Bangladesh Man Gets Death Penalty for War Crimes

By Associated Press 25 November 2014

DHAKA — A special tribunal in Bangladesh on Monday sentenced a collaborator of the Pakistani army to death for his role in killings during Bangladesh’s 1971 independence war.

Mobarak Hossain, a former commander of a collaborators’ group, was given the death penalty after being convicted of killing 33 civilians in the eastern Bangladeshi district of Brahmanbaria.

He was also separately sentenced to life in prison for abducting and killing a man during the war.

In 1971, Hossain was a member of Bangladesh’s largest Islamist party, Jamaat-e-Islami, which openly campaigned against the creation of Bangladesh, then the eastern wing of Pakistan.

Many years after the independence war, Hossain joined the Awami League party of current Prime Minister Sheikh Hasina as a village committee member, but was expelled in 2011.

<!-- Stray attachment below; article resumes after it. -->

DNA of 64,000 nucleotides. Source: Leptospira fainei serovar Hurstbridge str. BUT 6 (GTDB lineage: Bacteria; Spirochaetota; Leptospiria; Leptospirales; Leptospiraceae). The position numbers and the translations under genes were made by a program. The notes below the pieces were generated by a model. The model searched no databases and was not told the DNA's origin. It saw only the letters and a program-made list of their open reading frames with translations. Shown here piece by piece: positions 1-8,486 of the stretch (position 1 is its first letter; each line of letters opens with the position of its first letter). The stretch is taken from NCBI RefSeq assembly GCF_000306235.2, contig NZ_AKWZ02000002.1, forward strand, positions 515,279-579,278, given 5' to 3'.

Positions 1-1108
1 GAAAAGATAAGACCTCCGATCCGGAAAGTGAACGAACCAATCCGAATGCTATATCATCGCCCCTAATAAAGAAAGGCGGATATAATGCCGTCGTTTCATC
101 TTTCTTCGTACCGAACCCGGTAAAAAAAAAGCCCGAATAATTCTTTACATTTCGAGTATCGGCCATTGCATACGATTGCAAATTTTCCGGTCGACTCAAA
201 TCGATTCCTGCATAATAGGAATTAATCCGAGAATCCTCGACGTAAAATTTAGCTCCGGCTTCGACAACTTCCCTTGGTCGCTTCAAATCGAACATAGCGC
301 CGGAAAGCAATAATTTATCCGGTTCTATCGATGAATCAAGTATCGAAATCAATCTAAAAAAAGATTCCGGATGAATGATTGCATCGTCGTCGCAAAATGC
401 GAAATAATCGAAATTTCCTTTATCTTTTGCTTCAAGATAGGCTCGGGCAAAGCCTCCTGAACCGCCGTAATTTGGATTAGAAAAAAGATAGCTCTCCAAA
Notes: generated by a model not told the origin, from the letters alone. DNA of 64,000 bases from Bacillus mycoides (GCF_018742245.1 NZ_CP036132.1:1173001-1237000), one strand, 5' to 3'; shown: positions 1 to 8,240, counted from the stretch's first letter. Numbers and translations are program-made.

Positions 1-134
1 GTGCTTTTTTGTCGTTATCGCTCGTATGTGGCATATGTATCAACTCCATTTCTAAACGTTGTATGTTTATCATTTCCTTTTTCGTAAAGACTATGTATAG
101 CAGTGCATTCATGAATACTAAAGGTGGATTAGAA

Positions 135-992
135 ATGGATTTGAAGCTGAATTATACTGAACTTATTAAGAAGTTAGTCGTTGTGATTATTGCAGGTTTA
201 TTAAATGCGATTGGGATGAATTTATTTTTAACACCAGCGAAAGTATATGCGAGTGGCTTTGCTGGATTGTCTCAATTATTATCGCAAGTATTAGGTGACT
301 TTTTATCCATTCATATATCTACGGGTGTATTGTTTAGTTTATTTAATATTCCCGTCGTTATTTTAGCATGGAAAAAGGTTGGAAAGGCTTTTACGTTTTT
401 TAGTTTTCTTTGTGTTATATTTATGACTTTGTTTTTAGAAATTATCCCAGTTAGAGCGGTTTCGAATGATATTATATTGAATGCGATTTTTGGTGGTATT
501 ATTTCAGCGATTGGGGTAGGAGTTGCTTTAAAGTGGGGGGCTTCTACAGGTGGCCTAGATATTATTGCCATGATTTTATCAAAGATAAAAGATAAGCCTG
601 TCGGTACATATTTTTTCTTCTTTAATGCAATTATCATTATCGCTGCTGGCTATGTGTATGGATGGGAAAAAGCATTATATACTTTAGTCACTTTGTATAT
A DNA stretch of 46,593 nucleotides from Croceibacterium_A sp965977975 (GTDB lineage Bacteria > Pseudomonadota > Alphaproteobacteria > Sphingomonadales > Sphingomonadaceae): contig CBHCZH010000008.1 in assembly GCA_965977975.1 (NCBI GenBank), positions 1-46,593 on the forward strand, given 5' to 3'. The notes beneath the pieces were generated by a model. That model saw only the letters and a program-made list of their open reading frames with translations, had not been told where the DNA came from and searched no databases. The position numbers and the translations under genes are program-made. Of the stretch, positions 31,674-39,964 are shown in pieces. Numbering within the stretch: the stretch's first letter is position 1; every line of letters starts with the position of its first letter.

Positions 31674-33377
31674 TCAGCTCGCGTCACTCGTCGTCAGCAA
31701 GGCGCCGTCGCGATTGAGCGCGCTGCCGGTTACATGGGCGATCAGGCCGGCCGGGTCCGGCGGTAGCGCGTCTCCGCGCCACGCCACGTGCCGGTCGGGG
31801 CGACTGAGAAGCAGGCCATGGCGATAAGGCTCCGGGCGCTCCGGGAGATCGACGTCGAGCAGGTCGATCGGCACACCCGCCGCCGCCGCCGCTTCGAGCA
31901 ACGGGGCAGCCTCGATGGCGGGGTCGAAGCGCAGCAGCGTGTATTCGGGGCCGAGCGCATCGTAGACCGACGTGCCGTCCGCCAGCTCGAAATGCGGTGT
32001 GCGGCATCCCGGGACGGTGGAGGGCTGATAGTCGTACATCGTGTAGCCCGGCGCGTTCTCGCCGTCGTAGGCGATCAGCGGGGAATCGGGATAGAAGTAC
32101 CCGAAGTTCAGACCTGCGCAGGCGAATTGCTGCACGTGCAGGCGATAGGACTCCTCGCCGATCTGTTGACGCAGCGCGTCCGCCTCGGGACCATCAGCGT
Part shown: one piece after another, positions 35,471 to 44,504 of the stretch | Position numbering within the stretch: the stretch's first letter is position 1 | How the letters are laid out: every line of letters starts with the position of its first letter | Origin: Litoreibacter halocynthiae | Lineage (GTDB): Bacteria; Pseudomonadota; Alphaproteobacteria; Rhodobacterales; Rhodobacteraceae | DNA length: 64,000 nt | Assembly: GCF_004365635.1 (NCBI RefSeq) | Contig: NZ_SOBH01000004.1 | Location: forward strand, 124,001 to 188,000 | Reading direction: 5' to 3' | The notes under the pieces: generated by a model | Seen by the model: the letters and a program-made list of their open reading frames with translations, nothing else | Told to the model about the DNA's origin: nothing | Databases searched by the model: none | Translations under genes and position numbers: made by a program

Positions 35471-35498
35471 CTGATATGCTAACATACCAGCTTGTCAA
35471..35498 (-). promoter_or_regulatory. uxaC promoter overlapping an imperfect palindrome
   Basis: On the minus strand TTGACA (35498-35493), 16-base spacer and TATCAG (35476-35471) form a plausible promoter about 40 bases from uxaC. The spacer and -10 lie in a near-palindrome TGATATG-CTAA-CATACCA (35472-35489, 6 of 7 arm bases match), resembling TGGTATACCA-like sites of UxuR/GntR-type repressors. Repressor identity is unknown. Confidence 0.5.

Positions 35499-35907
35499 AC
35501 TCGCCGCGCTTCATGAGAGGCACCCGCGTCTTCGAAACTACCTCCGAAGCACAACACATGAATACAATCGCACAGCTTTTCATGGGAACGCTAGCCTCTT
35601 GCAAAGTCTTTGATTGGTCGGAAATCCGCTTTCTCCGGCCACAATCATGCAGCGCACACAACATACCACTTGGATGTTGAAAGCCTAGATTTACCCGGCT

The prosecution welcomed Monday’s decision, but the defense said it would appeal the verdict announced by Justice M. Enayetur Rahim, the head of a three-member panel of judges.

Bangladesh blames Pakistani soldiers and local collaborators for the deaths of 3 million people during the nine-month 1971 war. An estimated 200,000 women were raped and about 10 million people were forced to take shelter in refugee camps in neighboring India during the war.

Over the past four years, two special tribunals have convicted 13 people, mostly senior leaders of Jamaat-e-Islami.

Hasina set up the tribunals in 2010, reviving a stalled process and making good on a pledge she made before 2008 elections.

There was a process of trying suspected war criminals after Bangladesh gained independence, but it was halted following the assassination of then-President and independence leader Sheikh Mujibur Rahman — Hasina’s father — and most of his family members in a military coup in 1975.